Amazon also offers gift cards, which are what I usually give my own family for holidays.
eBay is not a store. eBay is a listing service through which anyone may sell anything to anyone.
eBay is the best way to get the highest price when you sell used equipment, and the best place to find the widest assortment of any used photo gear ever made. While Amazon is the "World's Largest Selection" of new items, eBay is the world's largest for used.
I'd never buy anything new over eBay, and I do buy most of my used equipment this way. Much of the best photo gear ever made isn't made anymore, and eBay is the best place to find it.
The older, rarer or weirder the item for which you search, the better it is to look for it on eBay.
See How to Win at eBay.
B&H Photo-Video is another New York institution. They are also a one-store family-owned brick-and-mortar store still run by its founder. I've also been getting my film and equipment from them for more than thirty years. They also get bigger all the time because, just like Amazon and Adorama, they are more concerned about taking care of us, their customers, than worrying about their own short-term gain. They know that if they take good care of us today, that we'll be back tomorrow. That's why they've become so big: because we all keep coming back for more.
B&H also ships world-wide.
B&H have the biggest retail camera store in Manhattan and possibly the world. Look at their prices - once something has been out for a year, no one can touch Adorama's or B&H's prices. These are the lowest prices you can pay for things and actually get what you think you are ordering.
If you're in England, Ireland or the EU, B&H has an automatic calculator that tells you the exact cost for all of shipping, duties and VAT.
It's easy: put things in your cart.
Once in your cart, select your country from the drop-down menu and select your shipping method. It shows you all the options, with shipping time and cost.
Once you've chosen the shipping method, it automatically calculates the VAT and duties, and if you want, shows you the exact breakdown at See Details.
You can pay all this up-front with your order. B&H remits all the VAT and duties as needed, so your gear arrives directly at your door without you having to go pick it up and pay duties separately.
Of course if you're exempt, or want to pay them the old way, just check the "Don't collect" box when you click See Details.
You can see all this before you place your order while you're still in your cart. B&H spent a lot of money getting this to work for these countries.
Think Tank, probably the world's best maker of professional camera bags, only started in about 2007, so not everyone knows about them yet.
You can order from them directly.
ScanCafe is a bulk scanning service which efficiently scans large photo libraries.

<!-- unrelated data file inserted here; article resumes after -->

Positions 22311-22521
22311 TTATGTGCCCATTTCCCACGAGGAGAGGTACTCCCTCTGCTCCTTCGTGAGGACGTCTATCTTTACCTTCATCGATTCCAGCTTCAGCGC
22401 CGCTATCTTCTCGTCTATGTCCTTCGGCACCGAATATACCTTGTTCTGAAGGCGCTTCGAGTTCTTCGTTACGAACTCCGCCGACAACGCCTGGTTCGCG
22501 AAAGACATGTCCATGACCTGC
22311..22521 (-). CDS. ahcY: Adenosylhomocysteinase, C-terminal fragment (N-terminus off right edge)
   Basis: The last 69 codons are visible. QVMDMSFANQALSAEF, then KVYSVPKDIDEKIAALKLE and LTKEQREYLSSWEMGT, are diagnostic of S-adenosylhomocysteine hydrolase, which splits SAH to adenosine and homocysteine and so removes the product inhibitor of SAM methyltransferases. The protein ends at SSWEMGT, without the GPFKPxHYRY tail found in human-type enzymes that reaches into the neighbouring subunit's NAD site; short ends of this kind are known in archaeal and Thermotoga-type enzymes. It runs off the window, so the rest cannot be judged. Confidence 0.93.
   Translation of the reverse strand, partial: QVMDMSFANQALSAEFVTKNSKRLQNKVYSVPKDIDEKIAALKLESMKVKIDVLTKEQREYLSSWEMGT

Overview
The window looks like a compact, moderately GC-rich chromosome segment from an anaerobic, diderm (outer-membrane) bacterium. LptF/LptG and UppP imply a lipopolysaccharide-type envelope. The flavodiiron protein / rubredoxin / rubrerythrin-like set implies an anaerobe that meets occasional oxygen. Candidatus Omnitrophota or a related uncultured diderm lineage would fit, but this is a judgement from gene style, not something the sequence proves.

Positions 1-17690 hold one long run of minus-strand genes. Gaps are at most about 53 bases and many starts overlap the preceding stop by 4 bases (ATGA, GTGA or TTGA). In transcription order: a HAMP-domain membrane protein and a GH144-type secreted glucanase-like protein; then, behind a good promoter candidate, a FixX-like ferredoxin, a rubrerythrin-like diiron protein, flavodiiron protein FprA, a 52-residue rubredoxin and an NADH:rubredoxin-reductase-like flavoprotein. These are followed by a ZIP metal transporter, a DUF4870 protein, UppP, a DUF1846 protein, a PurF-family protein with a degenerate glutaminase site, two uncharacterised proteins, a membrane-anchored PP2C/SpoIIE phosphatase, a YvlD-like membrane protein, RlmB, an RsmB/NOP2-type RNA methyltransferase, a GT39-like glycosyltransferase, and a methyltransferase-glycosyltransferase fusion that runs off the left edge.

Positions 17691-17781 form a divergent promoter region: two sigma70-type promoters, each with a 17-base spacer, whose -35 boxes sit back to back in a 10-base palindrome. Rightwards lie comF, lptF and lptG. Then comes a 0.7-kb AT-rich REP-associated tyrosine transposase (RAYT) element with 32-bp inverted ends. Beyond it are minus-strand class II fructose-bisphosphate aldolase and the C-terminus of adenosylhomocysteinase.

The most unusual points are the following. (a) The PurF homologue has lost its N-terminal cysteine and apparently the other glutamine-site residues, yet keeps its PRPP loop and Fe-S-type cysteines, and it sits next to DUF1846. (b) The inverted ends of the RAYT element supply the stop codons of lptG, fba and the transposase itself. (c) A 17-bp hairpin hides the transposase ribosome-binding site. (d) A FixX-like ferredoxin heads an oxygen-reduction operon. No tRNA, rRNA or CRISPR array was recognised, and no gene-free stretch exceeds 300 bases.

They can scan just about anything, prints, slides, video or negatives, do a reasonable job, and their prices are low.
ScanCafe is a great idea if you want all your old photos scanned well at a great price, and although they'll take a while to do it, they do small jobs, too.
Adobe sells directly, too.
from the iTunes Store.
Calumet caters to professionals and offers the highest level of service. They also have excellent used high-end gear. The last thing I bought from Calumet was my used Horseman SW612P professional medium-format panoramic camera system, which cost half the price of new, and it was in the same condition.
Walk into a Calumet store (there are only about 15 of them in the USA and many more worldwide) and you'll find plenty of educated salespeople eager to help. You won't have to wait for help like at other large photo stores. You may pay a little more, but Calumet more than makes that up in service.
Since most people don't live near a Calumet store, of course they have an excellent website from which you can order.
Sign up for Calumet's emails and flyers. They are usually loaded with great relevant information.
I'm amazed that people still write me agonizing over contemplated purchases. Retail is dead: I order it online, play with it, and send it back if I hate it. I've been doing that for decades! I rarely send things back, but knowing I can takes all the worry out of getting new or unfamiliar gear.
Why should I risk getting stuck with something I can't return by taking pictures inside a camera store for two minutes with an impatient clerk glaring at me, when I can pay less, have it arrive at my home and try it out for a week at my leisure? I send it back for a full refund if I don't like it.
Because of the prices, everything in stock, delivery and especially the liberal return policies I haven't bought at retail for a long time. Since I do my research on the internet, or with borrowed equipment from my friends, I have no need to walk into a store. Unlike the 1990s, things change so fast today that prices and products are already half-obsolete by the time Popular Photography hits my mailbox.